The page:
USA Today: Fragile Haiti braces for Tropical Storm Tomas



“Hi Joseph, {Joseph Bernard Jr. in Port-au-Prince. a Tikkun Olam award winner)

We are watching the news very carefully and of course, are sad and worried about Hurricane Tomas. We are hoping with you for the least of all possible e damage to people and property.

Please keep us posted on how you are doing and the effect this is having on your life and work.

Let us know if there is anything you need that we can mail to you.

You are in our thoughts at this difficult time.

Warm wishes,

Harriet and Bill”

 

By Donna Leinwand, USA TODAY                 ( To See AP Video on Tomas CLICK HERE )

Hundreds of Red Cross workers in Haiti have prepared all year for the inevitable — a tropical storm that would sweep away flimsy shelters and flood fetid camps where more than a million earthquake victims live.

“This is what we’ve been talking about for many months,” said International Red Cross spokesman Matt Cochrane. “We knew that Haiti was likely going to be hit by a tropical storm.”

That storm was to arrive today. Tropical Storm Tomas was headed toward Haiti late Thursday with heavy rains and 50 mph winds that forecasters said could be hurricane strength when the storm hits.

Red Cross teams had amassed 17,000 shelter kits, containing tools, tarps, kitchen sets and toiletries to supply a family of five for a month, Cochrane said. Aid workers were also prepared to restart water production, which has provided 660,000 gallons of clean water a day in Port-au-Prince, Haiti’s capital.

Forecasters predicted up to 15 inches of rain will fall, which threatens to cause flooding and mudslides, National Hurricane Center director Bill Read said. Wind gusts up to 75 mph could hit western Haiti and eastern Cuba, he said. Tomas becomes a hurricane when its wind exceeds 74 mph.

The United Nations estimates the storm could affect 500,000 people. The U.N. said aid organizations have enough tarps and tents stockpiled to shelter 300,000 people after the storm.

Haiti felt the storm’s first swipe Thursday morning when downpours drenched the southwestern coast. Cochrane in Port-au-Prince felt a “real ill wind” as the temperature dropped and a drizzle began.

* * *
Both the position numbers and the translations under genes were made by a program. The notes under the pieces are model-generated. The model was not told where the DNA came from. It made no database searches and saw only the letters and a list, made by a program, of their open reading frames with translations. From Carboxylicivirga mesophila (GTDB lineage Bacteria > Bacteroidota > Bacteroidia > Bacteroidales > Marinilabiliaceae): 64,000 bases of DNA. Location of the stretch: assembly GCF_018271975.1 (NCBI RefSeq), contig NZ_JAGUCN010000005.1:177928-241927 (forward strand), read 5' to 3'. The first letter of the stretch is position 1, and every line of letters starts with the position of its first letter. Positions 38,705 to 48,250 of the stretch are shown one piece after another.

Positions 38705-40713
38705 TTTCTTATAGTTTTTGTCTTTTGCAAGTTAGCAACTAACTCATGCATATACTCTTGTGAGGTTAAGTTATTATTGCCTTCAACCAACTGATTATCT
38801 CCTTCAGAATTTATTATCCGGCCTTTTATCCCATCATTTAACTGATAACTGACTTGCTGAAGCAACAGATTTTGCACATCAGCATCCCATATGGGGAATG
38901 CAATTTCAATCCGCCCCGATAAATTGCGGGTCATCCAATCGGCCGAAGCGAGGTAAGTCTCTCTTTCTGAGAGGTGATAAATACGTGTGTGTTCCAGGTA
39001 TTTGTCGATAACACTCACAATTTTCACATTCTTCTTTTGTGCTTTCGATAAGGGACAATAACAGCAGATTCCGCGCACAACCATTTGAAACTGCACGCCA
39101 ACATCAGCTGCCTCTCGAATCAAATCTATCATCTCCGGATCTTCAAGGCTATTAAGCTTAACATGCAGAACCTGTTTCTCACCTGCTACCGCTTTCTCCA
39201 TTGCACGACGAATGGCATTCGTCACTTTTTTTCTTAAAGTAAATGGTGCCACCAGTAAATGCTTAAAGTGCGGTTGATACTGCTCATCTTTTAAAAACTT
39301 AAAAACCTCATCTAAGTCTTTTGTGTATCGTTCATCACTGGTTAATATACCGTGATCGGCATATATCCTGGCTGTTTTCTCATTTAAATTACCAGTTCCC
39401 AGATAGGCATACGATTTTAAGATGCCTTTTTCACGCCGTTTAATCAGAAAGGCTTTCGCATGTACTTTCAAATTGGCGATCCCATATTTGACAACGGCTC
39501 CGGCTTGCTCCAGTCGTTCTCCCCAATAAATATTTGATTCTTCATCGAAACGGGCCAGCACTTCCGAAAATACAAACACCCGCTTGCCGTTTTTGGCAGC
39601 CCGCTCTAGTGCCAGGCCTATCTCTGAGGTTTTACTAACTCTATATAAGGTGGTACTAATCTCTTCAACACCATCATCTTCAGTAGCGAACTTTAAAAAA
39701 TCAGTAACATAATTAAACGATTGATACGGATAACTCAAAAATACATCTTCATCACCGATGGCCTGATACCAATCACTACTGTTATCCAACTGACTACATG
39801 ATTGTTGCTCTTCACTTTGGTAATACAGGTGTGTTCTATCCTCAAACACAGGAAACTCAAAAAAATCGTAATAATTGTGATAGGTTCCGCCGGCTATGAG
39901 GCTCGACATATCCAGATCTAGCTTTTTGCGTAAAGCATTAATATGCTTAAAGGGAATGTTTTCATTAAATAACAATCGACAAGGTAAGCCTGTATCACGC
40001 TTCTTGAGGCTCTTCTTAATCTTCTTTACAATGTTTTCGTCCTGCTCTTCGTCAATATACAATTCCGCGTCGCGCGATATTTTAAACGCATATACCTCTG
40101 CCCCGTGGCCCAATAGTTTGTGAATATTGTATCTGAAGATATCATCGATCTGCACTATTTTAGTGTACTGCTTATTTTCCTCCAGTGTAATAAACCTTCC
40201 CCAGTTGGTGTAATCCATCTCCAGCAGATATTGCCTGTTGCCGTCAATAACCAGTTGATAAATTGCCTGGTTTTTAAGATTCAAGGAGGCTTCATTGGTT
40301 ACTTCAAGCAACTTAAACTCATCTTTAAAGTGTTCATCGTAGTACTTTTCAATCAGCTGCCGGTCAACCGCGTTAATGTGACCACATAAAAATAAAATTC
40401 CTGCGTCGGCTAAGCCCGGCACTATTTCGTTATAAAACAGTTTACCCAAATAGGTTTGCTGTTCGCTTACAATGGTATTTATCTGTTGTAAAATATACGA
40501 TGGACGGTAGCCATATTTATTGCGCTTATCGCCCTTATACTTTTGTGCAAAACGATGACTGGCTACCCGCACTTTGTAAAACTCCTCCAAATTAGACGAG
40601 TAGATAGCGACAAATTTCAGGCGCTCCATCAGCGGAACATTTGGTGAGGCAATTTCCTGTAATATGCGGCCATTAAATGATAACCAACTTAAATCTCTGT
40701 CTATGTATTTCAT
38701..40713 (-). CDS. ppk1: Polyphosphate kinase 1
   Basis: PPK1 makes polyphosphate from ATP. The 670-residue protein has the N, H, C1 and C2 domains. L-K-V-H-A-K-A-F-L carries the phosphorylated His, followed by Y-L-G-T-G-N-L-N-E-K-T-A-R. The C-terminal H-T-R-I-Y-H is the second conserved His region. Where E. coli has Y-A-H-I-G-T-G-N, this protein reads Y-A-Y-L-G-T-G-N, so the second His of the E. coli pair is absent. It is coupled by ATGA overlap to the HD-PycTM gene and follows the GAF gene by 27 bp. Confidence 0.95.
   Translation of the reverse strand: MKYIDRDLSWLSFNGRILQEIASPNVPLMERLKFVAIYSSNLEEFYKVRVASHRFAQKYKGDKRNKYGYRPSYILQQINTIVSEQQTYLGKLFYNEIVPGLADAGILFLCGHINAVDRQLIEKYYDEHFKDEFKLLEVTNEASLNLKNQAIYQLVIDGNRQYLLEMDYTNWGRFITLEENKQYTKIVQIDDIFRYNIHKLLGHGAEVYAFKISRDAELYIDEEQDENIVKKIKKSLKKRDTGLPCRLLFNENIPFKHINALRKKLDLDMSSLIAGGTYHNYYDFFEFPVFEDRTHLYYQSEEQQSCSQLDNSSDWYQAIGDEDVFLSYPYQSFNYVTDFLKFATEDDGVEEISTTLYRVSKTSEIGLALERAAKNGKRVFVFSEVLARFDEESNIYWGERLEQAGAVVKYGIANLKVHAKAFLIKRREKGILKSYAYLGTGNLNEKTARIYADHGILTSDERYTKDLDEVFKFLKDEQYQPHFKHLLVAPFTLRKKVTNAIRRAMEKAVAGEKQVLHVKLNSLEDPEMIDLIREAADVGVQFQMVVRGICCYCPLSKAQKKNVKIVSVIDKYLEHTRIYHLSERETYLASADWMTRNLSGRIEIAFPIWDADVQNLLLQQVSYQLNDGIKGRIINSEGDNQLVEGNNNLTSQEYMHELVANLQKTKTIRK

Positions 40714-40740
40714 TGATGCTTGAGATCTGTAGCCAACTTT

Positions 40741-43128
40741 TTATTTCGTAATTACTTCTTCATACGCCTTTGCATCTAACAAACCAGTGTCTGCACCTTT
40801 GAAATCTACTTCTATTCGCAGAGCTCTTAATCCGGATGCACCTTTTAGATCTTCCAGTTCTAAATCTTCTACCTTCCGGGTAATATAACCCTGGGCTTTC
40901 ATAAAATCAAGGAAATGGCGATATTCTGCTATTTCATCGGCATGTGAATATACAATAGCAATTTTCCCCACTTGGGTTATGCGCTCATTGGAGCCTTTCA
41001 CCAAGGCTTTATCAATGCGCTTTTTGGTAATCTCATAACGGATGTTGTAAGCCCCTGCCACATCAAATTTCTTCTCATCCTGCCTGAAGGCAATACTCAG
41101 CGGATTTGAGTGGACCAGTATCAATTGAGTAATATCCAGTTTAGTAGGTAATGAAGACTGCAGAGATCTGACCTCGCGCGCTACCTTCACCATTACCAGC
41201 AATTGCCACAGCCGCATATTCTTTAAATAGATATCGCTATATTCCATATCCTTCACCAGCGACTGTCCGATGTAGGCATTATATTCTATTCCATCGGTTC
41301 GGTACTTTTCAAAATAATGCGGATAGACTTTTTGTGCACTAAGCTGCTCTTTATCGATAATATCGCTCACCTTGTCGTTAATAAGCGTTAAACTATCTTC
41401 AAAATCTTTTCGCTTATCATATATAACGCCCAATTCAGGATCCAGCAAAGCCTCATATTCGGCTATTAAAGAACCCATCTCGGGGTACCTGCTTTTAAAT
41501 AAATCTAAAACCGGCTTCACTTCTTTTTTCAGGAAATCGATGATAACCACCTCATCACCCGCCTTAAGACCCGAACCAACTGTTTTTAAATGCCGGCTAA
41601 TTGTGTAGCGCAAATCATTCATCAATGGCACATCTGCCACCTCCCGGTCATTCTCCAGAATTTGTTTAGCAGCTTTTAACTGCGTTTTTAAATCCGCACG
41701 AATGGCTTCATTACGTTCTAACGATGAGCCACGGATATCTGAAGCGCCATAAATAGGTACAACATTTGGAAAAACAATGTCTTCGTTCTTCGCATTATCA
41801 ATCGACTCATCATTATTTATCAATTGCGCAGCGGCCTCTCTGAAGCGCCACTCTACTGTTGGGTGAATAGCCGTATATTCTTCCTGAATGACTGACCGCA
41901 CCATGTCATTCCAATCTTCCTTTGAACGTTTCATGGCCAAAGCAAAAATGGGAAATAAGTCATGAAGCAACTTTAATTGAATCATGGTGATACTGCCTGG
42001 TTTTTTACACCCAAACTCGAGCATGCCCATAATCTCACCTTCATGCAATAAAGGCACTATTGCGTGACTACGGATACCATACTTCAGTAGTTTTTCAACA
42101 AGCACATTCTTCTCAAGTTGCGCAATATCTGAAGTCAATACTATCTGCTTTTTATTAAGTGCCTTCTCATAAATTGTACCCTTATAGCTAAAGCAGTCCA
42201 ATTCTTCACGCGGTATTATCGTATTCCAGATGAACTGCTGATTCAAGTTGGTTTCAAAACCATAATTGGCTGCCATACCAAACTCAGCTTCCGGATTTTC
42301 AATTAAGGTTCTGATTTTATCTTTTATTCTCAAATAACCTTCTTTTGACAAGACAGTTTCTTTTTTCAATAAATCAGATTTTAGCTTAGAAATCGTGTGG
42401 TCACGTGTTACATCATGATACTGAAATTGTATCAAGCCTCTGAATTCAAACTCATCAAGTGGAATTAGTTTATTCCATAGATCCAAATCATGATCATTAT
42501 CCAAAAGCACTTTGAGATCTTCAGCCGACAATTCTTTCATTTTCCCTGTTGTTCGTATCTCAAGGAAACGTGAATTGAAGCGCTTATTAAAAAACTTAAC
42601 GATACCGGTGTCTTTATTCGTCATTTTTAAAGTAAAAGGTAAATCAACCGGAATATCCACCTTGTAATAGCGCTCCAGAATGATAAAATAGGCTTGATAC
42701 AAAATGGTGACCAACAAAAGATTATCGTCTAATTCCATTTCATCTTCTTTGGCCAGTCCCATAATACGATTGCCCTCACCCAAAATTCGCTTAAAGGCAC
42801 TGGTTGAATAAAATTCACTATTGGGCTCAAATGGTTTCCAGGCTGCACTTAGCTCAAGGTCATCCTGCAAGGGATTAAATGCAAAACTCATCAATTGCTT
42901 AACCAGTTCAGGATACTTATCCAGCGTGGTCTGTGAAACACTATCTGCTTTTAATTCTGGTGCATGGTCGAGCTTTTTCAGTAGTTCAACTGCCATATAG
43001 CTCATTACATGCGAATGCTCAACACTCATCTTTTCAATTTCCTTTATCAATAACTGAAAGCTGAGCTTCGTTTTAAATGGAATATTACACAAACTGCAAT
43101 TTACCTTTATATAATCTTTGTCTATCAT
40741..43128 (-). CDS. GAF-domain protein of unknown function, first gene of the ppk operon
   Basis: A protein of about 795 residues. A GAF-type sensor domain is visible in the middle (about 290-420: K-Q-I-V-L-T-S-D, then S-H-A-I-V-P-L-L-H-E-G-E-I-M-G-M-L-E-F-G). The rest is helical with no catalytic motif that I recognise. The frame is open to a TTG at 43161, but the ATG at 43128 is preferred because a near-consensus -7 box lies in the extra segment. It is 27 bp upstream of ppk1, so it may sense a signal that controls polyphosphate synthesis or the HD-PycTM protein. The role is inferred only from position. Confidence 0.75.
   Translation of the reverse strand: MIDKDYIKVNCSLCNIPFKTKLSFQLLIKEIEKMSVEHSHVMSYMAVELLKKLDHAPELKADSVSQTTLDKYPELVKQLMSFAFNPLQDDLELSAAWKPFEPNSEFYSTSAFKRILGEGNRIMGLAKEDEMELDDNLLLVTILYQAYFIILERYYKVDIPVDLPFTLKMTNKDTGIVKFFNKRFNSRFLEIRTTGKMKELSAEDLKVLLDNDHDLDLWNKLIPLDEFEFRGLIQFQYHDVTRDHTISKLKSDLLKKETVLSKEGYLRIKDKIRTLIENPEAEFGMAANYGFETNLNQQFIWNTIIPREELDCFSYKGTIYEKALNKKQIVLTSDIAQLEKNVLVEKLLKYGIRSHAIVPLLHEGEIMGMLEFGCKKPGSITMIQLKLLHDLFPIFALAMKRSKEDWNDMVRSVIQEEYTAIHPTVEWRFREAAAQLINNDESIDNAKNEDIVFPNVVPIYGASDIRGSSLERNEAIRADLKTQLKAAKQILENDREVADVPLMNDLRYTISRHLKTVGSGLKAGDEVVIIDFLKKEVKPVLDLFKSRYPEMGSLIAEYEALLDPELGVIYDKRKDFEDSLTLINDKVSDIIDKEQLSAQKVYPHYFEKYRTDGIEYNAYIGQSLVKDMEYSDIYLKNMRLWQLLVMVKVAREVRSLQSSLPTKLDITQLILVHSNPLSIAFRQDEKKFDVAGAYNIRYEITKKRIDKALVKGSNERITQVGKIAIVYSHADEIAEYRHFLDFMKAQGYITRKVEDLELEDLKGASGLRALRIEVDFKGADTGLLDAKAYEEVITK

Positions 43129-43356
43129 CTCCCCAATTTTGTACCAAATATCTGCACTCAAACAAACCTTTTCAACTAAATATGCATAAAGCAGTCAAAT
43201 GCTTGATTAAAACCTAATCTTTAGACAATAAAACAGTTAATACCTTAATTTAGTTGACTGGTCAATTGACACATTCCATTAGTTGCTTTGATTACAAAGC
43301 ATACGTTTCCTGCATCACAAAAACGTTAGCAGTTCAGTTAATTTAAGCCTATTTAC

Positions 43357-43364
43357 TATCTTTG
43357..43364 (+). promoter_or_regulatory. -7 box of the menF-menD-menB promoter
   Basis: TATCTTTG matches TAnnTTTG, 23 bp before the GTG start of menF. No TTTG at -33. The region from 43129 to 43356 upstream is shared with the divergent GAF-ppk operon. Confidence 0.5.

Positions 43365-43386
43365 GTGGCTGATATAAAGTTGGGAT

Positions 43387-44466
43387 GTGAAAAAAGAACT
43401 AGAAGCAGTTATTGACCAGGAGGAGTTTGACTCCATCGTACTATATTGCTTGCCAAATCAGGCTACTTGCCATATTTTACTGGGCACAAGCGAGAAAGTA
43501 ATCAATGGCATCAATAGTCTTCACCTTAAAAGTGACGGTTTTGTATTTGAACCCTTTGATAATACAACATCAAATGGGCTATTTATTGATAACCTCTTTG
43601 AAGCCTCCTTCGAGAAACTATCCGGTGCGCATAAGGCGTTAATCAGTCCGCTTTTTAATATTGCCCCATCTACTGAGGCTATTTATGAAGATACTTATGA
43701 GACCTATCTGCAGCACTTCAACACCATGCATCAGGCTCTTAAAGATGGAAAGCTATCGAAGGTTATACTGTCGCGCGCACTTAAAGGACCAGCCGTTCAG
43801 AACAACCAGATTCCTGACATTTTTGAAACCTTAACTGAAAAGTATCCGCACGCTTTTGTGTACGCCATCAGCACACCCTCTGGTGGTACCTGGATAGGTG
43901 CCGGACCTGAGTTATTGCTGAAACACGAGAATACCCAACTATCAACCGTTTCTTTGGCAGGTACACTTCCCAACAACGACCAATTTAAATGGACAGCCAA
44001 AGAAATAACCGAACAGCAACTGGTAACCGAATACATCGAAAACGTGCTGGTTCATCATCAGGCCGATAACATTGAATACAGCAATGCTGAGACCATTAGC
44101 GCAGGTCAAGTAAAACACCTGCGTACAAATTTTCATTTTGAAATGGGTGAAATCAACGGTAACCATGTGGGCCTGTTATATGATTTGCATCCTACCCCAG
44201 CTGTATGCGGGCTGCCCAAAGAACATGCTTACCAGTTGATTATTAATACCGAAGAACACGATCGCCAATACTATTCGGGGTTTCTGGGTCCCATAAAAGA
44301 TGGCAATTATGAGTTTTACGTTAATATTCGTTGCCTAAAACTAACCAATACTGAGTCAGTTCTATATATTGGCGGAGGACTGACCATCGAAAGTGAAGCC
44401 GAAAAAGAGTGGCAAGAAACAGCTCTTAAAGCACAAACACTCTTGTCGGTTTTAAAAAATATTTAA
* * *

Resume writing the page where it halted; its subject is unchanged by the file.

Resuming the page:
In the past week, aid workers and government teams have visited the tent camps, urging residents to seek refuge with family and friends or in civic buildings. But many of Haiti’s homeless refused to leave the camps, the Caribbean Disaster Management Agency said.

“That’s not the easiest thing to do,” said Cochrane, who sensed frustration among residents.

Many people have nowhere to go. Most civic buildings that sheltered people in previous storms collapsed in the quake, he said.

“There’s not enough. There’s never been enough,” he said.

ACT Alliance, an organization of more than 100 church-related groups, said Thursday it expected flooding in tent camps in Port-au-Prince, Leogane and Jacmel.

Health officials said flooding and damage to water systems will spread the cholera epidemic now active in the rural Artibonite region north of Port-au-Prince. The cholera outbreak has killed 442 people and sickened 6,742 others, the Haiti Health Ministry said Thursday.

Elsewhere in the Caribbean, 20 British sailors from the HMS Manchester, a destroyer, reached Morne Fond St. Jacques, a remote village on the slope of the Soufriere volcano in Saint Lucia , where a mudslide destroyed roads and collapsed buildings. The 300 villagers had been trapped since Tomas struck Oct. 31, the British government said. The storm killed at least 14 people on the island.

 

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